MathResolutions, LLC

5975 Gales Lane

Columbia, MD 21045






Command Prompt Windows. 1

Get a Command Prompt Window in Microsoft Windows. 1

Enable mouse to capture text in a command prompt window in Microsoft Windows. 1

Help and needed commands. 3

Path. 3

Example with DicomChange.exe. 3

Linux. 3



Command Prompt Windows

A basic computer skill is the command prompt window, once the stuff of operating systems before window user interfaces.  In many respects interacting with a command prompt window is more powerful than relying on a graphical user interface existing for some function.  The below will help you if you never learned this skill.  There is more about computer skills then clicking around with a mouse.


Get a Command Prompt Window in Microsoft Windows

You can get a command prompt window from the Start menu or under the “Other Utilities” pull down menu on the DosimetryCheckTasks program.


Enable mouse to capture text in a command prompt window in Microsoft Windows

First the mouse needs to be enabled in command prompt windows to save you work.  Right click on the title bar of the command prompt windows.  The title bar for any window is the (nominally) blue area at the top of the window.  Select “Properties” at the bottom of the pull down menu:



Then check “Quick Edit Mode” and hit the OK button.


Then check “Modify shortcut that started this window” so you always have this function by default, and hit the OK button.



In a command prompt window, you will then be able to high light text with the left mouse and then copy it by hitting the right mouse.  Hitting the right mouse again in any command prompt window will deposit the text, eliminating the need to type any thing you can see in a command prompt window.  The up arrow key will retrieve your previous commands typed in.


Help and needed commands

Commands you need to know are cd for changing directory, dir for listing what is in the current directory.  Type “help” and you will get a listing of all available commands.  Type help command (such as “help dir”) and you will get information about that command.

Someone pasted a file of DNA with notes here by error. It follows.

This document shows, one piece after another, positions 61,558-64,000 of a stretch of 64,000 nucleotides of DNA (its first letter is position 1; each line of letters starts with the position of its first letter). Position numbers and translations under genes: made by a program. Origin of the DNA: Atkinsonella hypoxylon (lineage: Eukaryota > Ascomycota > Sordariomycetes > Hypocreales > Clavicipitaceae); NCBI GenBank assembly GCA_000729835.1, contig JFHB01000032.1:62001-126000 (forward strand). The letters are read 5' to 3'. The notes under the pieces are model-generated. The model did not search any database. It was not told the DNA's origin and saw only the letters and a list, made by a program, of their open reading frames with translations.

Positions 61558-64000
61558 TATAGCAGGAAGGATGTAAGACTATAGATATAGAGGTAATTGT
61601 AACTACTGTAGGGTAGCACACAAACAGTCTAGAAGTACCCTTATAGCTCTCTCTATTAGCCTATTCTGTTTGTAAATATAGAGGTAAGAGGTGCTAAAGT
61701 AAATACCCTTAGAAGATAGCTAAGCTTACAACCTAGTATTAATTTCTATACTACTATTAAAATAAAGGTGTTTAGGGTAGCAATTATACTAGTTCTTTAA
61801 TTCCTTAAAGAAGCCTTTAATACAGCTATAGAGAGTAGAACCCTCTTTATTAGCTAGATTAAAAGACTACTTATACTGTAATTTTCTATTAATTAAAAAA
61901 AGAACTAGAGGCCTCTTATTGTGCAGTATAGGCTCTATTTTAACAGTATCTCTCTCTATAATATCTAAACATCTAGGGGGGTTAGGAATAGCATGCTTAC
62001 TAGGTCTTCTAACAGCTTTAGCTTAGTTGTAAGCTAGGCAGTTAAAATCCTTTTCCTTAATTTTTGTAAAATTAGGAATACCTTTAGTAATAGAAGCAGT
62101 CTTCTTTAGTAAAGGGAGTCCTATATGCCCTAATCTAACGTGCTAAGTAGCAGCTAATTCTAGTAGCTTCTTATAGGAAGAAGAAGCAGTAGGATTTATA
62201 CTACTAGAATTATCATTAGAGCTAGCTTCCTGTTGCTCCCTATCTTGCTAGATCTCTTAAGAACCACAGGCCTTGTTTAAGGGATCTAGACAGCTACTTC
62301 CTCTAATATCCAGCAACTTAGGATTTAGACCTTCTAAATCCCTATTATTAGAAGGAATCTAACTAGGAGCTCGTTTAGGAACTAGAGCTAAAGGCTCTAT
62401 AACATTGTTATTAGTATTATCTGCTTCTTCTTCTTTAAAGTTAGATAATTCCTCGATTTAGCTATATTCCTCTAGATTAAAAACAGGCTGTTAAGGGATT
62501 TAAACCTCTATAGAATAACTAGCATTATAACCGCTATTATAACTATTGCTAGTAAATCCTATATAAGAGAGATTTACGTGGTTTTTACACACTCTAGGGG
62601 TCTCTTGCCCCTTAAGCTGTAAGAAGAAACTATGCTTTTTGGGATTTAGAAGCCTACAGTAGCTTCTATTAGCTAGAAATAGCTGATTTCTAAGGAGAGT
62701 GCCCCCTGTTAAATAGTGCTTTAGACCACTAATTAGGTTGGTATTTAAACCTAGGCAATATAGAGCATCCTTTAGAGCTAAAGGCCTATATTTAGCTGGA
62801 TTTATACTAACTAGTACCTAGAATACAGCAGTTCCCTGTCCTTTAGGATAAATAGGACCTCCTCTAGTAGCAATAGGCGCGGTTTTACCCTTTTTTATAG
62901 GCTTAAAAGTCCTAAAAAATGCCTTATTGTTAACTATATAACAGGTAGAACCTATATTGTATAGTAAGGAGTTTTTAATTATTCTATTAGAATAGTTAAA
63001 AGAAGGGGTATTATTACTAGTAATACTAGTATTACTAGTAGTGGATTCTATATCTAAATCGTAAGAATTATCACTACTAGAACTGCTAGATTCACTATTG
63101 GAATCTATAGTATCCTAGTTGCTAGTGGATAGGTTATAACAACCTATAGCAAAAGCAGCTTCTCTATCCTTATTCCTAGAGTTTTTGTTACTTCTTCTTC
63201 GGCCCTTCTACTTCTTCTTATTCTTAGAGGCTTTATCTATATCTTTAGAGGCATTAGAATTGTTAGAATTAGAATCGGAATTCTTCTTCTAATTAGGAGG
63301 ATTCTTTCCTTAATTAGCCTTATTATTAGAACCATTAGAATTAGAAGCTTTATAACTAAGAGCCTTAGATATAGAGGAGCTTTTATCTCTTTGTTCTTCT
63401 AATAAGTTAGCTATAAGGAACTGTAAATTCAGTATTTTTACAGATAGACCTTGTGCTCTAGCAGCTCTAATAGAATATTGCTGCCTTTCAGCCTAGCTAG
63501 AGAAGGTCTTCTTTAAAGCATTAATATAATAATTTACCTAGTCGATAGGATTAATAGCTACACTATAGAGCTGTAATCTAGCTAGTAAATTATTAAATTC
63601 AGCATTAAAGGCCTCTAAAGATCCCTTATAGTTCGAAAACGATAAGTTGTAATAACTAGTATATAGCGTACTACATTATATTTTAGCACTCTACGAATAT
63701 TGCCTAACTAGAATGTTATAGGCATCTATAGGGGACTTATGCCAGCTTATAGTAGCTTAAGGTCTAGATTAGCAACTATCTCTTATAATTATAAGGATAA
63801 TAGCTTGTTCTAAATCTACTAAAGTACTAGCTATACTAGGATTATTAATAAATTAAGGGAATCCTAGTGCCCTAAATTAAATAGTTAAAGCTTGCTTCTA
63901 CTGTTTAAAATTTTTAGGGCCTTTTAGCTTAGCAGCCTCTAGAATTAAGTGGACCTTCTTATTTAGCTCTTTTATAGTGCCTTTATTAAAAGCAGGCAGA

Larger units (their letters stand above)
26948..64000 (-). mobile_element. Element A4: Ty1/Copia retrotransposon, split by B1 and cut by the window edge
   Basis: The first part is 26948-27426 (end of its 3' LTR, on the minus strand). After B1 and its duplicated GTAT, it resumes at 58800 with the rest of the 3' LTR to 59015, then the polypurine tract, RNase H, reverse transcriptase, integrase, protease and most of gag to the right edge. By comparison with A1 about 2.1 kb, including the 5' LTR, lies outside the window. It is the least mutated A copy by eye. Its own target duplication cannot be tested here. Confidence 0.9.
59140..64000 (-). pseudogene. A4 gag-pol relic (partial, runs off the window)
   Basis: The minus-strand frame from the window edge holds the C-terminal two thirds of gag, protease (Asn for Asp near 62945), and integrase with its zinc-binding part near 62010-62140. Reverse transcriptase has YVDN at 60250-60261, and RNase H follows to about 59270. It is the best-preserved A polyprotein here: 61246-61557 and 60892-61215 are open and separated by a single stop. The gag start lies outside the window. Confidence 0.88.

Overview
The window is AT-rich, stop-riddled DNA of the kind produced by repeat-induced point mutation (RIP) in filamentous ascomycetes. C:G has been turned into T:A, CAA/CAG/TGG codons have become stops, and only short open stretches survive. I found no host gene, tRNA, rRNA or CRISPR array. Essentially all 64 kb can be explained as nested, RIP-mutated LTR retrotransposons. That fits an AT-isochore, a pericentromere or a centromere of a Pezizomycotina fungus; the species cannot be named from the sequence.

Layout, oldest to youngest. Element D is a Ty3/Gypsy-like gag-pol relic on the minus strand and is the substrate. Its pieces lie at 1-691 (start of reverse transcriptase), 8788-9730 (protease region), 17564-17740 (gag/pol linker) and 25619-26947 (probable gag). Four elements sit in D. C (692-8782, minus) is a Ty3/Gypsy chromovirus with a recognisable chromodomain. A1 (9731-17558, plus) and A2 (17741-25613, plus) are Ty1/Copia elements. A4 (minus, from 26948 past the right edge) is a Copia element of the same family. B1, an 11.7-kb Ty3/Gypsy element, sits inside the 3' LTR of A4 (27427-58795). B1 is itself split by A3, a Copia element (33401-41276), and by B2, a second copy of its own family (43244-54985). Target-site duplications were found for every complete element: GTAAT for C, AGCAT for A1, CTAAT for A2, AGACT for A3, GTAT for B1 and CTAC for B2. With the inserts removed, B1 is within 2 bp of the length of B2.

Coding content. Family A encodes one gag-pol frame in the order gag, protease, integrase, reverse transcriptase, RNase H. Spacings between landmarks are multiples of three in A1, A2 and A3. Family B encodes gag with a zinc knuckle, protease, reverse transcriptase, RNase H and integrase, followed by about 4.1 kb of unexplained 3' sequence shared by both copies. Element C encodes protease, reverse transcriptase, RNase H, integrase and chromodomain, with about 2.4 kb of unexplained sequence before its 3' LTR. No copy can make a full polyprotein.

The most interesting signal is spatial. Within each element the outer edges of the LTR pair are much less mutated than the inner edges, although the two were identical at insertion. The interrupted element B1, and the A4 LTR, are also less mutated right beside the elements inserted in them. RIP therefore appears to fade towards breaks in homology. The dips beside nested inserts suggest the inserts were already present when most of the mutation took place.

Commands are typically followed by arguments.  A space will most likely mark the end of a argument unless it is expected as part of the argument.  Folders and file names with a space in them must be surrounded with quotes.  Some commands take more than one argument, such as “copy” which takes two.     Copy file1 file2   will make copy a file called file1 to a file called file2.



A path is just that, the path from the top folder of a file system to where the file is. Elements are separated by a \ in Windows, / in linux and unix.  If you are in a particular folder, than .. is the folder above, . the current current folder, and a sub folder would just be that folder’s name.  For example:




If you are currently in mathresolutions, then

dir  rl.dir

 would list the contents in rl.dir.

If you are currently in rl.dir, then

cd  ..

would take you up one level to c:\mathresolutions


Example with DicomChange.exe

Open a command prompt window and cd to MathResolutions.

Open a second command prompt window and cd to where Dicom files are that you want to change.  Use the prompt in that window to capture the path.  If there is a space in any element, put quotes around it.


In the first window type the command:


tools.dir\DicomChange.exe    g:\some_folder\CT*


An argument such as * by itself might require quotes around it, i.e. “*’.



In linux you get a term window.  The commands are different.  Search the web for a list.  High lighting text with the mouse captures it, middle mouse deposits.